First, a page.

Hochul Promises Thousands Of NY Jobs For Migrants

New York Gov. Kathy Hochul (D) made headlines this week with her announcement that the Empire State has identified around 18,000 job openings across 350 employers for immigrants who are legally permitted to work in the United States. This came amid the backdrop of a significant migrant influx, where New York City alone had seen an arrival of over 125,000 newcomers.

Addressing this dual challenge, Hochul stated, “Migrants and asylum seekers came here to work — so let’s put them to work. Right now, we have a migrant crisis and a workforce crisis. By connecting work-eligible individuals with jobs and opportunities in New York, we can solve them both and secure a brighter future for all New Yorkers.”

However, these words come on the heels of her previous comment on the southern border being “too open.” Indeed, Hochul’s position seems contradictory, with the United States witnessing a historic number of illegal border crossings since Joe Biden assumed office. She noted New York’s pride in hosting the Statue of Liberty, emphasizing the state’s history of welcoming immigrants but adding, “There has to be some limits in place.”

For New York City, the issue is compounded as many of these migrants were bussed in after being processed in border states. This has reportedly led to the city spending upwards of $1.2 billion, with projections suggesting costs could rise to $5 billion. It’s a burden that’s causing strains between New York’s Democratic leadership and the Biden administration.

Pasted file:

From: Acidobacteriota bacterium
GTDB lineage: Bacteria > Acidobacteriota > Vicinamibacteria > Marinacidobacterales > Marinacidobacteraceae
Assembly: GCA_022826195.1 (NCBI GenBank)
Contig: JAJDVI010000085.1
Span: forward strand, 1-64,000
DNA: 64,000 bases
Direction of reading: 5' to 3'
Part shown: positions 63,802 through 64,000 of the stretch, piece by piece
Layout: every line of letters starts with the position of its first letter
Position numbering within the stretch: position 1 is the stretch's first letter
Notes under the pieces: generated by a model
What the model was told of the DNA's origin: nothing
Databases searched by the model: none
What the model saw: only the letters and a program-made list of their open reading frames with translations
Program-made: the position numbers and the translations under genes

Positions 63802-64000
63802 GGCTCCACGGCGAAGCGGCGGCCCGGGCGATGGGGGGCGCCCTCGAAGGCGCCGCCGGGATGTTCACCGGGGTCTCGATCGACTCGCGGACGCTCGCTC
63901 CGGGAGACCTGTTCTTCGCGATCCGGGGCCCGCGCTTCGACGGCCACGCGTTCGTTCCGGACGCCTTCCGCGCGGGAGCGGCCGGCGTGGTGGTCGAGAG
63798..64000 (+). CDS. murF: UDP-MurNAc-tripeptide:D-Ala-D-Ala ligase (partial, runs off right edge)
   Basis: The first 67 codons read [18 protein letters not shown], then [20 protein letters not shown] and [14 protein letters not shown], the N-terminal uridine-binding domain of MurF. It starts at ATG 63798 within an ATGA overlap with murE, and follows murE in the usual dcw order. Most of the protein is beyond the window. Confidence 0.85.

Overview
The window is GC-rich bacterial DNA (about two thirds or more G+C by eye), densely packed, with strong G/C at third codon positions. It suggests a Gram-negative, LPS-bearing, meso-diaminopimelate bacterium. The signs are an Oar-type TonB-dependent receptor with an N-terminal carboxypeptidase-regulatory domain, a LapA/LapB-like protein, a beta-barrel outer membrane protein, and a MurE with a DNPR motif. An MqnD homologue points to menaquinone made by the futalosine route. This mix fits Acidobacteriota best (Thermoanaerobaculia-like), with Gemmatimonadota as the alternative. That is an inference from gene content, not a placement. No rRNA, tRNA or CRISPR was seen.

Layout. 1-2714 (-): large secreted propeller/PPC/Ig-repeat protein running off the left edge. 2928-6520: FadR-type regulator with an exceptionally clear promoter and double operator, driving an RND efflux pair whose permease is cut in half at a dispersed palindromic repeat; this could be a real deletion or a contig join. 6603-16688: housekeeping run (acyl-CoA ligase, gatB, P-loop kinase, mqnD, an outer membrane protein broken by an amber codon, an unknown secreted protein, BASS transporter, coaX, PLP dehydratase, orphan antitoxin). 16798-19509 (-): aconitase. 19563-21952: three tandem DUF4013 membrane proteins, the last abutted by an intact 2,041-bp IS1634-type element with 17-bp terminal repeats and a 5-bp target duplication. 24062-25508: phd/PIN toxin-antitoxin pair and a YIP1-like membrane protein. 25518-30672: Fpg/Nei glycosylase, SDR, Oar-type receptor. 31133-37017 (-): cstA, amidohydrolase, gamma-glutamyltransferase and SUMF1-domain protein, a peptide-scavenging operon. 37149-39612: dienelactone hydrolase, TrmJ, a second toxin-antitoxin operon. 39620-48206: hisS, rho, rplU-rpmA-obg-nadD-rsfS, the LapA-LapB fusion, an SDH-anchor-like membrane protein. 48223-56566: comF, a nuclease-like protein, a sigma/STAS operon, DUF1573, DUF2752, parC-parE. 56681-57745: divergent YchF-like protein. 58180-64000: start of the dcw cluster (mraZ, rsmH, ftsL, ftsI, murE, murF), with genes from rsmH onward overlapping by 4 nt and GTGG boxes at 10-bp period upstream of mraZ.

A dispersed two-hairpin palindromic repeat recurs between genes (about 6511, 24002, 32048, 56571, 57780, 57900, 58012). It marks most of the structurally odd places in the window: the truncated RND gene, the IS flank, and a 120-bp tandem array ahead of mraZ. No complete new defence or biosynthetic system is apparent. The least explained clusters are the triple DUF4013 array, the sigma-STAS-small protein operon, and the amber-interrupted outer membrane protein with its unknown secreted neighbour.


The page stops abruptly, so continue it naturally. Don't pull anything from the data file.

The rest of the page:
In response, Hochul is making an emotional appeal to businesses, hoping to tap into a solution by harnessing the potential of this new workforce. Over the summer, she had directed the New York State Department of Labor to connect immigrants with legal work status to potential employers, significantly as the state’s unemployment rate fell below 4%.

Of the job openings identified, 24% hail from the accommodation and food services sector, 21% from healthcare and social assistance, with manufacturing and administrative support each accounting for 10% or less.

Hochul also recognized the recent decision by the U.S. Department of Homeland Security to expand Temporary Protected Status for Venezuelan migrants. This move could potentially see over 15,000 Venezuelans in New York City gaining legal work status. However, she emphasized the need for Congress to extend such authorizations more broadly, pointing to the diverse origins of migrants arriving from places like Mauritania, Congo, Iraq, Afghanistan, and Russia.

But not everyone sees this as a clear-cut solution. House GOP Conference Chair Rep. Elise Stefanik (R-NY) strongly critiqued Hochul’s approach, suggesting that it could further incentivize illegal immigration. “While New Yorkers are demanding border security, Hochul is worsening the crisis with her failed ‘Sanctuary State’ policies,” Stefanik said. Her solution? “Demand Chuck Schumer pass and Joe Biden sign into law the Secure the Border Act.”

Ultimately, as Hochul emphasizes the need to offer work opportunities to the migrant population, questions about border security, national identity, and the balance between compassion and security come to the fore. Only time will tell if her approach to this complex issue will result in a sustainable solution or further complications for American citizens struggling to make ends meet.